For example, when the government was threatening to shut down, I received a question from a patron asking me about whether PubMed would remain running. I have to say the first thing I did was tweet the question. Why? More than just medical librarians are on Twitter. If my librarian friends don’t know the answer they can quickly RT and it goes out to another layer of people. Think of it as an information network onion. Your friends are one layer, their friends are another, and their friends friends are another.
April 18th, the same day the MLA online program planner came out, there was already a discussion on Twitter about how to add things on the program and import it into a calendar. The online program planner (and the difficulties encountered adding programs or importing it to a calendar) weren’t discussed on MEDLIB-L until May 2nd. This is example is not to point out that Twitter is faster or better than MEDLIB-L, on the contrary I have seen things break MEDLIB-L before Twitter. I just use this example of how Twitter is used professionally to get short answers quickly.
I highly recommend Dr. Ves’s post for people (especially physicians) interested in Twitter. Even those who think they aren’t interested in Twitter might like to read how easy it is to get started. As Dr Ves says, Twitter is a good place to start if you want to get involved in social media. It doesn’t require a lot of time to do or maintain and if you “have common sense, and never share the 18 HIPAA identifiers online or offline with unauthorized parties,” then you can minimize your risks and maximize your rewards for participating in social media.Share on Facebook
By now everybody knows that Obama went on national TV at 11:00pm last night announcing that US forces killed Osama bin Laden. Sunday evening I was watching TV, like many Americans, waiting for the weather report to tell me that there will be even more rain this week. All of a sudden the local anchorman reported President Obama would be addressing the media at 10:30 and the subject of his speech had not been released but it was news that would affect not just the United States but the whole world.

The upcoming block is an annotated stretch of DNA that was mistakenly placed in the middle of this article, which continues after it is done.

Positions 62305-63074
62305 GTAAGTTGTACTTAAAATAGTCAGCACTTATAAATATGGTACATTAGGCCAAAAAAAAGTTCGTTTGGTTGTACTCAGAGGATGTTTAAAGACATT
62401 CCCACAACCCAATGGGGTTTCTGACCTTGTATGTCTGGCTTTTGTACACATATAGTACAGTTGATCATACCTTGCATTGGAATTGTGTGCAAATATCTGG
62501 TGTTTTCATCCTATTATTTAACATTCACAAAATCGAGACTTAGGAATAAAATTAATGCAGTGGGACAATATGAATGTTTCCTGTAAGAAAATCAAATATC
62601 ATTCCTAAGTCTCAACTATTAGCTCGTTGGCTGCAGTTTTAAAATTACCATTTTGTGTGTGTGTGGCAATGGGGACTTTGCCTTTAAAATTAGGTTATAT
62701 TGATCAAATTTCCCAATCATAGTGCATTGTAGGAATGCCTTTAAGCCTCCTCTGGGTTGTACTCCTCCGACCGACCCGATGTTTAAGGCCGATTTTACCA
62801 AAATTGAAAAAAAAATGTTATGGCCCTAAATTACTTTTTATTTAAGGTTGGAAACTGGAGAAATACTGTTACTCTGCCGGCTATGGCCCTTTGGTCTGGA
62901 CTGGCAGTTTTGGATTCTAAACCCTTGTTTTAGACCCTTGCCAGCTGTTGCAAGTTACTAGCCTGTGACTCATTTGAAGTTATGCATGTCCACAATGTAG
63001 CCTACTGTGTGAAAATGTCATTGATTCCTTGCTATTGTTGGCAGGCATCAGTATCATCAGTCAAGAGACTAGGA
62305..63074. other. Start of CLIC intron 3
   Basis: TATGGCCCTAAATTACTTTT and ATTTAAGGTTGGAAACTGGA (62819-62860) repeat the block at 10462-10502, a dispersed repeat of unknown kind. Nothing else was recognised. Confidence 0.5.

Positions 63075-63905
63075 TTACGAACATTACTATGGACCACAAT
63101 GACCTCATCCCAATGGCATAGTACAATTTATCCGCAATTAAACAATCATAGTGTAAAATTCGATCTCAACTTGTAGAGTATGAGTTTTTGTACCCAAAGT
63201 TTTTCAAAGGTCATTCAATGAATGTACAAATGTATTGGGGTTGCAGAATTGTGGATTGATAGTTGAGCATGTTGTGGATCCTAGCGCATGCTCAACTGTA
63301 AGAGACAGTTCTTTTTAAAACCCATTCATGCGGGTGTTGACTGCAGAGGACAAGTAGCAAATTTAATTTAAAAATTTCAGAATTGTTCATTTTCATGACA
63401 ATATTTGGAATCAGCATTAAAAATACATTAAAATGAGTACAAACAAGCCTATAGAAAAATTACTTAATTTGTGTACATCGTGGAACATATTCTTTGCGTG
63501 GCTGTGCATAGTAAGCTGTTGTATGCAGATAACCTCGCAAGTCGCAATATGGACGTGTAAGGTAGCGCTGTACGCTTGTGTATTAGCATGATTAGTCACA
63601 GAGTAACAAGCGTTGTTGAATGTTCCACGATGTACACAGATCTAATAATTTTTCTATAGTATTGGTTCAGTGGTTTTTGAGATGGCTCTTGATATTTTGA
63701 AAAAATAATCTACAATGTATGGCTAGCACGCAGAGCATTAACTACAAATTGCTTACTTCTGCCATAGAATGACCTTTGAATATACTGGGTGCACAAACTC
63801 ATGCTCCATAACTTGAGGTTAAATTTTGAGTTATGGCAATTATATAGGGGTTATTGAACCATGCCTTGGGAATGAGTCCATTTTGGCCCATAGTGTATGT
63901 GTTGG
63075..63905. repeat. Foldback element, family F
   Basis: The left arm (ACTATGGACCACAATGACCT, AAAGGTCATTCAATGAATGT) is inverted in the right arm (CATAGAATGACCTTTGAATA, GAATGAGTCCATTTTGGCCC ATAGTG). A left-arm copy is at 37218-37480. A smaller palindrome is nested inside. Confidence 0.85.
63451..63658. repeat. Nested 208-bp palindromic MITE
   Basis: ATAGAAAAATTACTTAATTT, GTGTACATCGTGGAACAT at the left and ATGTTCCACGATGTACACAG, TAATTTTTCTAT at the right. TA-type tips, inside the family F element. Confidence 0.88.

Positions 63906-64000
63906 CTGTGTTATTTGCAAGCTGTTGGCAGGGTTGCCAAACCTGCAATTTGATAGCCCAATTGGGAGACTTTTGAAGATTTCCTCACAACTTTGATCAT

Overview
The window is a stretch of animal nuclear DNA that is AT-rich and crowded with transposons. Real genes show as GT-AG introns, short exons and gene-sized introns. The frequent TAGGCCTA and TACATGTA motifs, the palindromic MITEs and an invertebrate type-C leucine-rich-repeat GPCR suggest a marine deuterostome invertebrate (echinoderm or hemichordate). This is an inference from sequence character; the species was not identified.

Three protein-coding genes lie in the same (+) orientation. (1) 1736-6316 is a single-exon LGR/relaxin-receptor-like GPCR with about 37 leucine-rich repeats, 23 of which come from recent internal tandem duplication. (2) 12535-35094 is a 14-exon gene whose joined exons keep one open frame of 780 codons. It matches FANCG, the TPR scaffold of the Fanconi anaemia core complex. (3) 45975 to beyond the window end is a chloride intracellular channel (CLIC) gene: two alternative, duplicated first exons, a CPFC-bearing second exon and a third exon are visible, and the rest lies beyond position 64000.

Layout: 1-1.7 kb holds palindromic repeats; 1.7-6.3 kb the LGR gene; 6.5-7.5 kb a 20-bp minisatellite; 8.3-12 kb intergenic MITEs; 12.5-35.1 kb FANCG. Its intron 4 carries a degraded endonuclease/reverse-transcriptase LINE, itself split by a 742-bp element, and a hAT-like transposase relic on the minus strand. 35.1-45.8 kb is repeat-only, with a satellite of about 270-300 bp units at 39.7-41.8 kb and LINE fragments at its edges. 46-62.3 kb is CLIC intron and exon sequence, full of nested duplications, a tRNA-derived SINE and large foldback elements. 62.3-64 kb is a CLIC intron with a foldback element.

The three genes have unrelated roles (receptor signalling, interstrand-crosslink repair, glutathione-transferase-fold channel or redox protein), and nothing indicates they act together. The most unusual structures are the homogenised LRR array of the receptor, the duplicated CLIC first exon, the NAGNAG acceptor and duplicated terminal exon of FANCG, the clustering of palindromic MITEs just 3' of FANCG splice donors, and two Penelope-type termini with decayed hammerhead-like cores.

My husband and I looked at each other, I said Libya and he said immenent terrorist attack (ala the series 24). Both of us went to the web to see if we could find out what was going on. I have to admit my first stop was checking out traditional news outlets such as MSNBC and CNN. Neither even mentioned the President’s upcoming speech, let alone any hints about what news was so important that the President would address the nation on a Sunday night. It wasn’t until I clicked on Facebook (for totally different reasons than Obama’s speech) did I see a post from a friend on Facebook from Twitter indicating that bin Laden was dead.
RT @SecondFront: Twitter says Osama bin Laden’s dead. President to address nation in minutes.
That tweet was posted a good half hour before President Obama addressed the nation confirming the death of bin Laden. About 15 minutes after reading that tweet, the regular media were reporting the President’s speech was most likely about the death of bin Laden. As one friend on Twitter said, Obama “better start soon or his entire message is going to be irrelevant.” Twitter scooped the President and the news media by a good 1/2 hour. Actually there was one person who scooped everybody by 7 hours by unknowingly tweeting about the operation.
On his blog, Daniel Hooker, has an interesting post on how Twitter is his primary news channel.
Twitter doesn’t break news for me often in the sense that hours before an event is reported I know about it. It is my central channel for news, though, so what I like about social media is its ability to provide me with things that are easy to miss through all the pundit and questionable-expert-commentator babble.
Twitter has become a news and information sharing mechanism, often getting information out to the public before official channels can do it. Now I realize the events at MLA are nowhere near as serious or have as much significance as the death of bin Laden or the tornados in Alabama, but news about the convention is being discussed.
Just browsing the hashtag #mlanet11 you will see people discussing various events, vendors inviting people to their booths/events, discussions on local restaurants, SIG activities, etc.
I know there are people there who aren’t sure how Twitter fits into medical libraries or the convention. Heck I was that person a few years ago. I stated in various webinars and speeches that Twitter was interesting but I wasn’t sure how it fit into medicine and libraries. I still don’t know of all the ways it can fit, but I see it fitting in a lot more than I did then. I use Twitter to discuss library issues with colleagues almost as much as I use MEDLIB-L. Both are tools I find extremely important for staying up to date on information. Using Twitter at the conference will just be another example of its use in providing rapid information to people.